Do not be afraid,’ said the abbot, ‘but pray fervently to God, take all our affairs, and join me on the boat!’ He threw them poles and long ropes.[6]

Anglo-Norman is undeniably French. From lexical elements – pernez for ‘prendre’, jetet for ‘jeté‘, and venez for, well, ‘venez’ – to broader syntactic points, it’s clear that we’re dealing with a distinctive, but easily-identifiable, variety of a language that, during the Middle Ages, extended far beyond the borders of what we today call ‘France’. It’s this multiplicitous nature of Anglo-Norman – the linguistic ambiguity; the questions of social class and status that it brings with it – that makes it so exciting for me. You won’t be surprised to learn, then, that I can’t wait to get stuck into some more Anglo-Norman come September.

On this topic, Simon Gaunt has (amongst others) made the valid point that all three of these terms ‘medieval’, ‘French’ and ‘literature’ ‘raise(s) a number of important preliminary problems’ of definition and meaning. In a sense, then, ‘medieval French literature’ is not merely insufficiently specific as a constraint, but also creates more problems than the convenient appellation solves! For a stimulating discussion of each of these terms in turn, see Simon Gaunt, Retelling the Tale: An Introduction to Medieval French Literature (London: Duckworth, 2001), pp. 9-16.
Susan Crane’s introduction to the various meanings and evolutions of the term ‘Anglo-Norman’ is, of course, far more comprehensive and well-researched than anything I write could ever hope to be. See Susan Crane, ‘Anglo-Norman Cultures in England, 1066-1460’, in The Cambridge History of Medieval English Literature (Cambridge: Cambridge University Press, 1999), pp. 35–60. (That particular quote is on p. 44.)
Ian Short, Manual of Anglo-Norman (London: Anglo-Norman Text Society, 2007), p. 11.
Short (2007), p. 11. Short also brings together (and compares) many of the alternatives to the term ‘Anglo-Norman’ listed above.
For more on this second example, see the wonderful ‘Medieval Bilingual England’ website.
Ian Short and Brian Merrilees (eds.), Le Voyage de Saint Brendan, Champion classiques du Moyen Âge, 19 (Paris: Honoré Champion, 2006), ll. 457-61 (my translation). If you’re wondering, they’re having a bit of a panic, and with good reason: the ‘island’ on which Brendan et al have just moored has turned out in fact to be a whale. 

Cover image: a detail from one manuscript of the Voyage of St. Brendan (ll. 815-18). Cologne, Fondation Martin Bodmer, Cod. Bodmer 17, fol. 1r.

Medieval Didactic Literature

Medieval Didactic Literature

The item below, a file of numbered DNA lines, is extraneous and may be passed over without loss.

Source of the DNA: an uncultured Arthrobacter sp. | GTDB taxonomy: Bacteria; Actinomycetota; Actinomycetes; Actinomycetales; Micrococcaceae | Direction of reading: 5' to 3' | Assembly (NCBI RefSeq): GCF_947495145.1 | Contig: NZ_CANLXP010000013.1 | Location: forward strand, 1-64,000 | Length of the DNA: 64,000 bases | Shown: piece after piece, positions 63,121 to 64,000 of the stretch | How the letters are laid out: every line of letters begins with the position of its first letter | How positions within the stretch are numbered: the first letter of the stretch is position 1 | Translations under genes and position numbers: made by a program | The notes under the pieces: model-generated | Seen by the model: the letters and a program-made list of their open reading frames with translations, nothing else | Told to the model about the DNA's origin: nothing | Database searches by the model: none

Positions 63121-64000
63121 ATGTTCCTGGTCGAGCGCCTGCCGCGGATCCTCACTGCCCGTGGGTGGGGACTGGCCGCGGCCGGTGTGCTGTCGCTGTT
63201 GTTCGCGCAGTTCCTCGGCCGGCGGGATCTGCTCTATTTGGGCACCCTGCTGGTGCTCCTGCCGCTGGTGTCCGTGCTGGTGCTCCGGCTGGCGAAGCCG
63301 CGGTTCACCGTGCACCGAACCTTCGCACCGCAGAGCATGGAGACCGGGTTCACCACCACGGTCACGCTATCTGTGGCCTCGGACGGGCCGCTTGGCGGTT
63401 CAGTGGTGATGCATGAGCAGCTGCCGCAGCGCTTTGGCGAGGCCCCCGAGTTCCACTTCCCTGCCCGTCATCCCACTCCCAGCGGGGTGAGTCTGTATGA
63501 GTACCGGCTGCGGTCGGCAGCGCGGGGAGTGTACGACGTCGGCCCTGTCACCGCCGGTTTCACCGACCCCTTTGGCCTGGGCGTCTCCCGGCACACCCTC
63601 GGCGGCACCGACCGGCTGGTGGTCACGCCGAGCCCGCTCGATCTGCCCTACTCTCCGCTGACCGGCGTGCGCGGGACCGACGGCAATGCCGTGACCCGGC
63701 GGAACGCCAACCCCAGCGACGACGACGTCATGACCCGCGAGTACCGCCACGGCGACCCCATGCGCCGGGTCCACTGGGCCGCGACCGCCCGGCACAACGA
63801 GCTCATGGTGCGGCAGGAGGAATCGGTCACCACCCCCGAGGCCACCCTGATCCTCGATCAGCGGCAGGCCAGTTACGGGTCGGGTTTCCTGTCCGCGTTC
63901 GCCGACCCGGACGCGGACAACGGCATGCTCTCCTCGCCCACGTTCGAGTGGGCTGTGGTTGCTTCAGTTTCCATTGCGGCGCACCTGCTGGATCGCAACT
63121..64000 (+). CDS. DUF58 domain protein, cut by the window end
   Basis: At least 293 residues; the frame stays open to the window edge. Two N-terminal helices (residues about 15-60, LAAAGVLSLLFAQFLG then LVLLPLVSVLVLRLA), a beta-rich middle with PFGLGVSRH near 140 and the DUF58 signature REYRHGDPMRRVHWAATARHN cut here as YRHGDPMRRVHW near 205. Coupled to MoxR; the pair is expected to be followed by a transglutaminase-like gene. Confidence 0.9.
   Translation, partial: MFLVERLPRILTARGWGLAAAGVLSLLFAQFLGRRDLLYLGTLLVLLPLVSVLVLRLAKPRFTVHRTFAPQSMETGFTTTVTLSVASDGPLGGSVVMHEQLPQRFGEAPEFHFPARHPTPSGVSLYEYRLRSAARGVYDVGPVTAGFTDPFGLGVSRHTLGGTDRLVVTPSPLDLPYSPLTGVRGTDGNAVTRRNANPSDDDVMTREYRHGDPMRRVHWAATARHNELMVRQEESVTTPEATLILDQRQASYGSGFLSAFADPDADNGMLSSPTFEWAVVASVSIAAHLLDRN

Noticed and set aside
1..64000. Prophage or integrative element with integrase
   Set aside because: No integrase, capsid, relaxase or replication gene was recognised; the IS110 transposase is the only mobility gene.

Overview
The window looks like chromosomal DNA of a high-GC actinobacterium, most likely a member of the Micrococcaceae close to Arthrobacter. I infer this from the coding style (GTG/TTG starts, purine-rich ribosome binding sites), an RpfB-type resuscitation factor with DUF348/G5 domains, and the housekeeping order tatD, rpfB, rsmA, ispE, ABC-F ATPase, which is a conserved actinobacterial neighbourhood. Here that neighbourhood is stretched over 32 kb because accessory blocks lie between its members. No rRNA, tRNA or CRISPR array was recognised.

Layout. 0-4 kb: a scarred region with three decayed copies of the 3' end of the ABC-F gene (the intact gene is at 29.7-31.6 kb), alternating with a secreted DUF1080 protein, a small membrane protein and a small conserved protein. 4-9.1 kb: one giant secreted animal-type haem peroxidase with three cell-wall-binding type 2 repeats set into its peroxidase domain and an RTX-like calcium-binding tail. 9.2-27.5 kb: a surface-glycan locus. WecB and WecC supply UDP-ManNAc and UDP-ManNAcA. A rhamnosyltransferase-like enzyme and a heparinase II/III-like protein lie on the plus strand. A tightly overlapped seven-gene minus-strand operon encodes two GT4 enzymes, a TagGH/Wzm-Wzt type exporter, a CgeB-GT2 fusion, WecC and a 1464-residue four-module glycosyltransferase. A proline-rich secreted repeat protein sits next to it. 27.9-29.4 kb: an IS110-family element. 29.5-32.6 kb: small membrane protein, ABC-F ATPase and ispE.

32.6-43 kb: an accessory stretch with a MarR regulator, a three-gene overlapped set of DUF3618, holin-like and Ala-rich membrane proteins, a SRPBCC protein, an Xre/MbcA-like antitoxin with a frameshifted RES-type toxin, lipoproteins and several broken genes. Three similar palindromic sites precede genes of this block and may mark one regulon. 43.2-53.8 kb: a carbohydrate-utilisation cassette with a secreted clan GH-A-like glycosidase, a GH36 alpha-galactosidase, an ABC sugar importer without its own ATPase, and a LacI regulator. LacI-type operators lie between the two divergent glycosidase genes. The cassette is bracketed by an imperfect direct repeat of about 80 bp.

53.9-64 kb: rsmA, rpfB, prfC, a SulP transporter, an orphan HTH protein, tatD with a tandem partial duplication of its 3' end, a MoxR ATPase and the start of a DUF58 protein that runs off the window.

Okay, I’ll admit it: for a so-called ‘PhD blog’, my contributions so far have been very much focused on the last of those three little letters (‘D’ stands for ‘digressions’, right?). In an attempt to redress the balance slightly, the next few blog posts will constitute my attempt to put things right. Over the next couple of weeks, I’d like to set the stage for discussing what this blog’s (allegedly) ‘all about’: being a PhD student in medieval French.

First, though, let’s set our own, rather more personal, stage. Let’s imagine that we’re both at a social event. Let’s also imagine that, for some reason, you’ve asked me what it is I’m doing from September. After thanking you profusely for actually coming and talking to me, I’d reply with the short version: ‘I’m studying medieval Anglo-Norman didactic literature.’

As you’ve probably noticed, there are at least two notions that need unpacking in that phrase, of which the most immediately apparent is probably the first – what is ‘Anglo-Norman’, anyway? That will be the topic of next week’s blog post, as will the precise nature of the all-important ‘research questions’. For today, let’s content ourselves with the second, more universally-applicable concept:  didactic literature, and particularly that of the medieval period. What is ‘didactic literature’, exactly, and why bother studying it?

When I was an undergraduate student, ‘medieval French’ was to me synonymous with the study of medieval French narrative literature. This might sound like a fairly subtle nuance, but it had important consequences for how I conceived of the subject area as a whole. It wasn’t until my Master’s year that I started to realise how much there was beyond the confines of the canonically-defined ‘literary text’. Not all medieval French texts, I learned, were written to tell a story with characters and a definable ‘plot’. Indeed, some of the most fun that I had on my Master’s was unpicking medieval chess treatises, and discovering that even the most technical of genres incorporated a great deal of moralization in spite of its lack of narrative.